I found a few interesting lots. I focused my attention on small building lots for $10k or less with an emphasis on "no reserve" auctions going for less than $1000 bucks. Of everything I looked at, here are the best three.
My favorite listing was for an acre of land in Klamath Falls Oregon for $10,000. An empty lot. Klamath Falls is in southern Oregon in the Cascade Mountains. I love the climate and topography. Love it. The land in question is 0.7 miles from an artsy coffee shop, and a mile from a grocery store. The land is placed perfectly between the boonies and a cute town. The Yelp reviews for every business in Klamath Falls are glowing with accolades about how friendly and wonderful everyone there is. I guess living in paradise makes people friendly.
A listing of interest was .12 acres on Pine Island beside Florida in the gulf. It's a coral island of considerable size, above Sanibel and close to Ft. Meyers, etc. The major drawback here is that it's in Florida. A careful study of the building code revealed no major obstacles preventing a 200 sq. ft or so house from going up. Relevant state and local building code does not restrict dwelling size. They charge plenty for permits, and you have to build to hurricane standards (lots of Simpson Strong-Tie products), but it would be doable. The plan here would be to make a small winter bug-out cabin disguised as a cute little home - bright white exterior clad in T-1-11; rustic cabin on the inside. Rent it out on AirBnB to pay the ongoing expenses and maybe make a little money. (Tourism isn't crazy here, but it is near by. This land is outside the tourism & big city zones, making it appear quaint and interesting. For under $2000, this lot would be a great place to start living the trike life.)
The third lot is probably the most interesting. It is a one-third-acre lot in Fessenden, ND. I know what you're thinking and you're right: awesome. I spent some time in a small town like this during the sugar beet harvest in 2008. Fessenden has a population of 492. There is a grocery store, a bar, and a smattering of small businesses. There is a thrift shop. The lot in question is an empty corner lot across a street from the courthouse. The land is lush and grassy in the photos and surrounded by trees. A Google maps inspection reveals that it is also across the street from the grain towers and the train tracks. All mid-western towns need these. During the harvest season, a long line of trucks will queue up at the grain towers and it will be a slow parade of diesel boom-battys for weeks. Old haggard farm trucks will sputter and money will trickle into town. You could watch it happen from the porch of a 150 square foot house. I wouldn't want to live there full time, but I could survive a nice slow week here and there. (This is where I would go to write my novel.)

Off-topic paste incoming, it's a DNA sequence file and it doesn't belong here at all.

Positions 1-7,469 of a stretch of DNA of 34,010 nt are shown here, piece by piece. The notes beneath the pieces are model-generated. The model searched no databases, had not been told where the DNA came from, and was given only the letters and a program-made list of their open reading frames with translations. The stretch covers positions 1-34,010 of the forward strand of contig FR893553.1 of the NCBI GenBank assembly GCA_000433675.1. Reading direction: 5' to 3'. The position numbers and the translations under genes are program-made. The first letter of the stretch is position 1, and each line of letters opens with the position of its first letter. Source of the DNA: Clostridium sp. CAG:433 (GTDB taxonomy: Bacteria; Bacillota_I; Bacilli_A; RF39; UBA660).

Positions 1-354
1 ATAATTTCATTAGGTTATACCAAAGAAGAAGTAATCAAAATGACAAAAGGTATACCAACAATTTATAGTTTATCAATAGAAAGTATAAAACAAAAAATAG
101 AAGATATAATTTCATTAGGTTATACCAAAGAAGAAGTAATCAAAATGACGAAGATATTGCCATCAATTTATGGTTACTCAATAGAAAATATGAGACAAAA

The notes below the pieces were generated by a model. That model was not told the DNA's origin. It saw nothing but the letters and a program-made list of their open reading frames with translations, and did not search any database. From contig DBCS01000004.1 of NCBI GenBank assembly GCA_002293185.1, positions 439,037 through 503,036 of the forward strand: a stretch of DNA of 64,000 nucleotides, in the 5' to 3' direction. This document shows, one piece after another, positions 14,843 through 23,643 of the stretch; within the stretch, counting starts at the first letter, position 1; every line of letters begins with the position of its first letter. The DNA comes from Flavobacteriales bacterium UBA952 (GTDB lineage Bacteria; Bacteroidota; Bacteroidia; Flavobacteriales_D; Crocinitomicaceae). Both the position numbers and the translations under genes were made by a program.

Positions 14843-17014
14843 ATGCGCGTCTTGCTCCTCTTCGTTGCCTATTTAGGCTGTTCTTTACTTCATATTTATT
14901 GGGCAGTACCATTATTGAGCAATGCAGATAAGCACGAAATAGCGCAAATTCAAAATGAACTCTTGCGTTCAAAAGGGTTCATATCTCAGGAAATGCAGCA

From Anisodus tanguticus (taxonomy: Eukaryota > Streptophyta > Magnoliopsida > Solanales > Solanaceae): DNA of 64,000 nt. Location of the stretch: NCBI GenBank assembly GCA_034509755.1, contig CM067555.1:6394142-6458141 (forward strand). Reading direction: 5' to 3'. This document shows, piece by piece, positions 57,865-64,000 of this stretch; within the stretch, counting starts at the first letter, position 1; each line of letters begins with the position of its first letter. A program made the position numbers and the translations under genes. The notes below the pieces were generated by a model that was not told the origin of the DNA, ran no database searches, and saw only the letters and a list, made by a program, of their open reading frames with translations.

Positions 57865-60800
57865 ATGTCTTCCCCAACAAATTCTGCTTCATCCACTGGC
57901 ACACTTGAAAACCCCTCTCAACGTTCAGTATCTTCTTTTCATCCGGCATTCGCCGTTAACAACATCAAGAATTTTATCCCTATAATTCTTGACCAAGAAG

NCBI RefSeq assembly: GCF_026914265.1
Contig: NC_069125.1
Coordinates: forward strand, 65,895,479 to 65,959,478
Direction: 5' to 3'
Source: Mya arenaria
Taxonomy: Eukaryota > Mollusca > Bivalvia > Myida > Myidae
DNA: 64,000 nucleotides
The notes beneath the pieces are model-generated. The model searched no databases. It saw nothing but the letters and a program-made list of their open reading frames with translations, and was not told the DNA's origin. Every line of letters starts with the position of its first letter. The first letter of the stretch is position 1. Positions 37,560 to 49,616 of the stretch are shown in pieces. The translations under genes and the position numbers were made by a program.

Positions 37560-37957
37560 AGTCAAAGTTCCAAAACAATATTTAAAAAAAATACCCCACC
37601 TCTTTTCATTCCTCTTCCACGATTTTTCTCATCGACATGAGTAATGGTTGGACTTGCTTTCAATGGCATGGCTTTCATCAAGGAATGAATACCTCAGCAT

The first lot is my favorite for living, the third is my favorite for a new project.
I would like a tiny house in Fessenden or similar to visit infrequently and rent out on AirBnB. If nobody wanted to rent it, that would be fine. But I would relish the chance to try my hand at marketing it. I think there are people who would be interested in scoping out the "real" America. Something like this:
"Have you ever been curious about daily life in a small mid-western town? Bring your books, folks, because you are visiting the vast grain fields of the "real" America. All amenities are available in town. Fessenden has a grocery store and you can belly up to the bar at Motorheads. This quaint little house is right on center field, equipped with everything you need. You can sit on the porch and watch the trains go by, or you can borrow the adult tricycle to make a grocery run. A small two-burner propane stove rounds out the kitchen area and there is a 32" TV for watching DVDs rented from the gas station in town.
With a population just shy of 500, and open fields in every direction, Fessenden is the perfect example of a small mid-western town in modern times. Come take a look! You can stay as long as you want and not a minute longer."
... something like that. I would have an adult tricycle available to renters arriving by bus or train. I don't know a good price, but I think something like $40 per night; $200/wk. The whole idea is mostly just a gag I came up with, but I do believe there is a small untapped market. With city lots going for <$1000, a destination-vacation type business could rent properties in various remote locations. People who are interested in living in remote locations - or just the casually curious - could get their feet wet without diving in head first. Other areas of interest would be Costilla County, Colorado; the Lost Coast of California; Iola, Kansas... just to name a few. A working business name could be "Town Watch: destination vacations in remote locations."
Thoughts or ideas? Who's in?